Skip to main content


Cable Safety Considerations for Electric Utility Workers

Properly identifying energized cables is critical to worker safety. Over the course of my 30-year career, I’ve become aware of more than one cable splicer who suffered serious burns after attempting to cut into a live cable that was not properly identified or de-energized. Proper cable identification procedures may take some extra time on a job, but the cost of that extra time does not compare to the cost of a worker being injured and the aftermath that may follow.

In my experience, it’s not safe to cut any cable based on tags, chips, duct position, cable size, the word of an inspector or other splicer, or the proximity to the utility easement. Tools are available that reliably identify an exposed cable in a ditch. “Reliably” means the same as if we could walk, hands-on, from end to end to ensure we have the right cable. Always use a remotely operated mechanical or hydraulic punch on a cable before you cut it. In particular, if you can’t reliably identify a buried cable, you must punch the cable you are about to cut to ensure it is not energized. Workers must also be thoroughly trained on the operation of punches as well as on operating electronic cable identifying tools and analyzing their readings.

If there is any doubt about the status of a cable or cables to be cut, stop the job until clarification is made and everyone affected agrees that it is safe to continue.

I want to point out here that an amp probe is not a cable identification tool. It can potentially be used as a last resort retest, but it should never be used to perform the first or only test. Also, an amp probe is not to be used if you cannot receive a positive cable identification signal. Testing cables with an amp probe is a dated and dangerous method that should never be accepted.

Safely Disconnecting Cables
For the safety of everyone on the crew, the general steps for disconnecting any potentially energized cables must be followed. You may think of additional safety steps, but here are some that should always be considered:

  1. Follow the switching order/instructions given by the dispatcher. If you perform a step of the switching routine and the expected result does not occur, stop the job until it is safe to continue.
  2. Using an approved, functional tester, test the cable or cables to be de-energized.
  3. Once the cables are confirmed to be de-energized, place grounds using approved tools, testers and methods.
  4. Following your company’s operating rules, tag the cable ends with your company’s clearance or hold tags. Tags should never be placed on the doors or locks of pad-mounted or subsurface devices. They should be placed on the device to be operated.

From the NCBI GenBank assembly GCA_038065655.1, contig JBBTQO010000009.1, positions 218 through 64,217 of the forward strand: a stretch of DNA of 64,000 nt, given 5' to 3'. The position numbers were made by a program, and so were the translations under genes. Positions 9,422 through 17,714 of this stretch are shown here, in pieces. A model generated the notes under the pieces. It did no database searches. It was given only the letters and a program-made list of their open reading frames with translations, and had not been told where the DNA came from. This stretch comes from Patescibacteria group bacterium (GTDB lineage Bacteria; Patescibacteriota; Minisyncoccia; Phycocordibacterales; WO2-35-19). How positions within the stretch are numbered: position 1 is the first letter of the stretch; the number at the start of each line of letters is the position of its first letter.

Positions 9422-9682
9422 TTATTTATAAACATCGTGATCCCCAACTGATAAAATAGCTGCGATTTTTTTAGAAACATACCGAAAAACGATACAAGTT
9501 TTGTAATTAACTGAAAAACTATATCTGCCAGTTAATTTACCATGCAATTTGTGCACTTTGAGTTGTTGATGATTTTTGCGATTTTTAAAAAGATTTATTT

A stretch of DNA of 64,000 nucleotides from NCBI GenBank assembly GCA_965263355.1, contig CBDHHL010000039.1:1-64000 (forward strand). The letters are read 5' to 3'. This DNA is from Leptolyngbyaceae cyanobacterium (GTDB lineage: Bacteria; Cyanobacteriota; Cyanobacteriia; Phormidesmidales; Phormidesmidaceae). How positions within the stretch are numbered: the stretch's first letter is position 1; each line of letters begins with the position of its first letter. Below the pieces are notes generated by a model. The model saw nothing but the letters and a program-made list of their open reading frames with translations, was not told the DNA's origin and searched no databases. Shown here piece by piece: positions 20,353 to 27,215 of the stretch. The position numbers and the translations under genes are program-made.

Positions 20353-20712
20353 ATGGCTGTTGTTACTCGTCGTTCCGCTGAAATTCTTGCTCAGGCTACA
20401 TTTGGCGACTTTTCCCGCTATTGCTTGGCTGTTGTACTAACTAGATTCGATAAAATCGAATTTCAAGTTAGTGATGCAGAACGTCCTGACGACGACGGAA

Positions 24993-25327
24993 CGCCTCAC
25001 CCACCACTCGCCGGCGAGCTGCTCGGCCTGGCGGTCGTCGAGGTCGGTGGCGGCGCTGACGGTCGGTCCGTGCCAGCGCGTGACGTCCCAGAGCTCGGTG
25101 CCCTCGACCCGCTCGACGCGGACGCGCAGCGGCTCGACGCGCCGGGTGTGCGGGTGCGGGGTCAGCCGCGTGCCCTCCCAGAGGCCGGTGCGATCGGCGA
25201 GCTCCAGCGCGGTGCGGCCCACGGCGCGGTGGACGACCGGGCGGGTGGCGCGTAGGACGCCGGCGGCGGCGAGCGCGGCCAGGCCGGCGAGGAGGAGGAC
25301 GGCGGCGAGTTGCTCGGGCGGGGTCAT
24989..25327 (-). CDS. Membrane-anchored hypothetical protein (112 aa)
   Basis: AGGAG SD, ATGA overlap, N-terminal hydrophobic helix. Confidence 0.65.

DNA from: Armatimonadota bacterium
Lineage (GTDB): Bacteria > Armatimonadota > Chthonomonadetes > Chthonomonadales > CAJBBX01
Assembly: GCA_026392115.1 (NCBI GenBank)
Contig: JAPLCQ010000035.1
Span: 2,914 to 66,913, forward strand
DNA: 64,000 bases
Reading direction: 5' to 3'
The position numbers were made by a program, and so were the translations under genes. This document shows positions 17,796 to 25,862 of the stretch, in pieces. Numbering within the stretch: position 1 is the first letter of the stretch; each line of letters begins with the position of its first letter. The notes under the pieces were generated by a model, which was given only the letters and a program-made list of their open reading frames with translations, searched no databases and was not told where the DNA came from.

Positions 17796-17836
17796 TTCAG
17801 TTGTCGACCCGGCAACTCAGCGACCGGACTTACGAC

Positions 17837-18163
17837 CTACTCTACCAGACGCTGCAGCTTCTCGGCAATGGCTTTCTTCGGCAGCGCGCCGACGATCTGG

5. Maintain communication with the crew performing the testing to keep everyone aware of the different stages of testing and the conditions displayed on test readings.
  6. Positively identify the cables and have a crew member peer-check you.
  7. Clearly identify and mark the cables with a line/feeder number, the date and the initials of the people who identified the cable. This type of cable marking should be legible to anyone who may cut the cable at a later date.
  8. Cut the properly identified and marked cables with a remote cutting device. There are more than enough remote cutting tools to choose from. Select one and use it correctly.

Planning and Training are Key
We must do everything we can to prevent workers from being injured or killed. Nothing is more important than worker safety, but beyond the trauma and costs incurred, a company’s reputation and insurance ratings will suffer if a splicer is severely injured. If your company does not have robust policies and procedures in place for identifying and cutting operating cables – and the appropriate training for workers to understand and execute them – you should develop those now. Ensure that your crews are trained and effectively using the program for their safety.

In closing, we are putting thousands of miles of cable in the ground every year. The more we install, the more frequently we will have to repair cable. This means our cable operators must be prepared. If you’re not sure how to start building a cable identification procedure or plan, contact me and I’ll gladly help you regardless of where you work. I truly never want to hear about another splicer getting hurt when they unexpectedly cut into an energized cable.

About the Author: John M. Perez is a current member of IBEW Local 196 and a journeyman cable splicer. He entered the electric distribution field in 1991 as a cable splicer apprentice for ComEd. Since leaving ComEd in 2007, Perez has worked for multiple utility contractors in various states. He is currently the director of Quanta Underground Power Services.